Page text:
Whispering Pines Henrietta’s House of Twigs “Hattie”

It has been a minute, or 8 years, since I last posted on this blog. I have kept it though because the stories of our fur babies are precious to our family, even though so many of them aren’t even on here yet. There will be a few more posts, I’m sure, but this one is written with a grieving and heavy heart.

One week ago today, on March 1, 2022 our sweet and spicy Hattie girl left us at 11 and a half years old. Whispering Pines Henrietta’s House of Twigs (Hattie) passed away peacefully at home after seeing all of us out the door one last time.

It is impossible to capture her with enough words but she was the sweetest, most snuggly, sneaky, ball-loving pup I ever met. I love both our furry kids but Hattie and I had a special bond that is beyond explaining…but I’ll try.

Hattie was incredibly gentle and had the most amazing demeanor. She came to us with an “automatic sit” at 8 weeks old and never ever once jumped on a human. With the exception if we were sitting on the couch and it was family cuddle time, then it was fair game as to who would be in her way to get to me.

She had a drive and retrieve for the ball unlike any other dog we know…I even wrote a blog post about it, “For the Love of the Game”. You can check it out next ūüėČ

Patiently waiting for the ball during one of her FAVORITE activities…when Jeff shovels. She gets to snow bank dive for the ball and chase it through the cul-de-sac!

Hattie was my yoga puppy, always excited when my mat came out as there were belly and chin rubs to be had. She would come nose-to-nose with me in down dog and passively-aggressively work her way under my face and onto my mat, regardless of my yoga plans. And yet, if I really needed/wanted her to move off, she would do so ever-so obediently and wait. And wait. AND wait.

Belly rubs and yoga…can life get any better?!

Hattie was hilarious in her ability to be seemingly innocent yet unbelievably stealth in her ways of getting into things she wasn’t supposed to; even had us blaming Cooper for years! In her 11+ years of life she managed to consume over 2 dozen no-show socks, multiple wardrobes of boxers and under-things, the bottom of a curtain and a comforter…all without being caught or detected! We learned the hard way that all this stealth destruction was in fact our sweet Hatster when we forgot to kennel her one day and our niece came home to an astronomical mess. Let’s just say, Hattie had a GREAT time while we were at work and didn’t need to eat her dinner that evening.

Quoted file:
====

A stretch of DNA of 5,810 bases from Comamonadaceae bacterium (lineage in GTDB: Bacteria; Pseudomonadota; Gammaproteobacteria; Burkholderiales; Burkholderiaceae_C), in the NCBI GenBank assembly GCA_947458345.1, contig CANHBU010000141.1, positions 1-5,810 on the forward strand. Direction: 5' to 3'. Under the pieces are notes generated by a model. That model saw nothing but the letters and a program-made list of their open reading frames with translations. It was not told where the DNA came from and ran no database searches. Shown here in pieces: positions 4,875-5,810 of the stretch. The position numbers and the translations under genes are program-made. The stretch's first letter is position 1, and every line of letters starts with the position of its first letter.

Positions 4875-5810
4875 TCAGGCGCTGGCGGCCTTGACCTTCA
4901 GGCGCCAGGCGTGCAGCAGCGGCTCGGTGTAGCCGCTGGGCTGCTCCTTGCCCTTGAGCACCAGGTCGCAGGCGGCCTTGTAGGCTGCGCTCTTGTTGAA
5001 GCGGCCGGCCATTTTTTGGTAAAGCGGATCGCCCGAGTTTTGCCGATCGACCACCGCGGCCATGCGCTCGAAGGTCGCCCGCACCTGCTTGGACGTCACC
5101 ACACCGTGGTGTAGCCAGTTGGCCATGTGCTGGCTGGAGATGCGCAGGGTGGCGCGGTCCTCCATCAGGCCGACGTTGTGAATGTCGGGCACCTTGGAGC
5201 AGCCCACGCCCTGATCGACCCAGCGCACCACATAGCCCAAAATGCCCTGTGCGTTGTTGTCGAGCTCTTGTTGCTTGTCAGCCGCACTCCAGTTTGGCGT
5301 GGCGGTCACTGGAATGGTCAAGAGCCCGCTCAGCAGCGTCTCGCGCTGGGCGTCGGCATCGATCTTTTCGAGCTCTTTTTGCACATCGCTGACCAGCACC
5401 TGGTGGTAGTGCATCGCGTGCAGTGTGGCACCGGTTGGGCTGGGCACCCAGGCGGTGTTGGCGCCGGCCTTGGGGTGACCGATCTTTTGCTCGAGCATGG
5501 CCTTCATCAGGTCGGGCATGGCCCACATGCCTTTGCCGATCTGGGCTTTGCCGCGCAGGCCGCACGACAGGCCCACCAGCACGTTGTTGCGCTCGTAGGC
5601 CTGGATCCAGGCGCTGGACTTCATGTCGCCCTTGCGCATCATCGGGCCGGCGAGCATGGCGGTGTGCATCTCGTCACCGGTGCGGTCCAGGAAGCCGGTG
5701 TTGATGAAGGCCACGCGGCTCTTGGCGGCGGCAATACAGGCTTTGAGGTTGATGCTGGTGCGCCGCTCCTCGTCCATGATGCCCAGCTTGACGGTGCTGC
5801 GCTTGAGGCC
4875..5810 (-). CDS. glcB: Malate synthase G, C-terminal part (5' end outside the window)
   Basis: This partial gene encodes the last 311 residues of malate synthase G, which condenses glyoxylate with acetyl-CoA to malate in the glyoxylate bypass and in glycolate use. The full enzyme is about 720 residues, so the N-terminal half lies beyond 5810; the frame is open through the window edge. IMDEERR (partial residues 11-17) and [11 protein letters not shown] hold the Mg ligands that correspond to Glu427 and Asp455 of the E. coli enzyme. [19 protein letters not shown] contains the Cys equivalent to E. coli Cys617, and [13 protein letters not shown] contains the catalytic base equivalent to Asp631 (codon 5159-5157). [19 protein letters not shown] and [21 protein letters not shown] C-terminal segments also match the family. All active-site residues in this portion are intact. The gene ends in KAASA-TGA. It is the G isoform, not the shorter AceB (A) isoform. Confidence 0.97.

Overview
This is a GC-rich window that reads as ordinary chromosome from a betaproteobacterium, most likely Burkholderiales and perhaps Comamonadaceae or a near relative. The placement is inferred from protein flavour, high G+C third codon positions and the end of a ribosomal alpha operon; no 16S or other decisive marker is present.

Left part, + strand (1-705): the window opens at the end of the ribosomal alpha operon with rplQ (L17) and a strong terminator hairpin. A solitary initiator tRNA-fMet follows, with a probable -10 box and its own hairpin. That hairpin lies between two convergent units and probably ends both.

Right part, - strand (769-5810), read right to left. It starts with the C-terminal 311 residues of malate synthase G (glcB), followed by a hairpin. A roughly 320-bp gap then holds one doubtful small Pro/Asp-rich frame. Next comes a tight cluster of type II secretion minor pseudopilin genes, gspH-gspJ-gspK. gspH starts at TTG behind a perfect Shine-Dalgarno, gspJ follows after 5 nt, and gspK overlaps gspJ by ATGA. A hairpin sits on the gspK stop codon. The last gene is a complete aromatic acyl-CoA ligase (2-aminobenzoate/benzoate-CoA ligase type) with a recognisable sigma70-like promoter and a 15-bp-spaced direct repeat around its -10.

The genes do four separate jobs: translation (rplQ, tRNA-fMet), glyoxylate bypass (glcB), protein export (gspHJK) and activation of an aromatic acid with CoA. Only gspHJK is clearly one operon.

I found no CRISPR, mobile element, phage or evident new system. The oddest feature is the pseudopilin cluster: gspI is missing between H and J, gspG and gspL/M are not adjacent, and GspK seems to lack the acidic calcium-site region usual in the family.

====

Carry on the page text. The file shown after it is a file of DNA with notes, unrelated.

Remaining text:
Cooper and Hattie are best friends. Even though she has always been that annoying little sister he wasn’t sure he wanted, Cooper is grieving for her too. He’s hard of hearing and it’s even more evident now that Hattie has left us, as she was Cooper’s compass through their daily life, guiding him with her movements and barks.

Hattie knew how to find comfort in life, typically on my or Jeff’s pillow. Or any stuffed thing for that matter. She would wait for the one of us to get up in the morning and quickly use the opportunity to take the other’s place. She was the queen of the bed too, making sure that she got the spot she wanted whether or not Cooper was previously occupying it. Hattie didn’t growl or get aggressive towards him. No, like a true Minnesotan, she took the passive-aggressive approach and just calmly walked over and sat on him or close enough for Cooper to get the point he was in the spot Hattie wanted.

Hattie took this same approach when wanting attention. She wouldn’t lick or jump but she would sit so close and put her face right up to, and I mean IN your face so you could feel her little whiskers and then stare at you. She would “will” you to reach out and pet her with her big brown eyes and doggy breath. This was really special in the summer when she was hot…pant, pant, pant… She would save the facial-sneezes for special moments.

Hattie was a miracle pup, living with an aggressive blood vessel cancer far beyond anything our veterinarian had ever seen. Hattie was diagnosed with Hermangiosarcoma in March of 2020 with 3-6 months to live. We opted not to treat and we had nearly 2 more wonderful years with her. She didn’t show symptoms until just a few weeks before she died and we are so thankful that the battle was brief and she left on her own time. Like the incredibly loyal and unconditionally loving girl that she was, she made sure I got off to teach my class, that Jeff, the kids, and Cooper headed to the bus stop and she quietly slipped into the heavenly world. Just as stealthy as she always has been.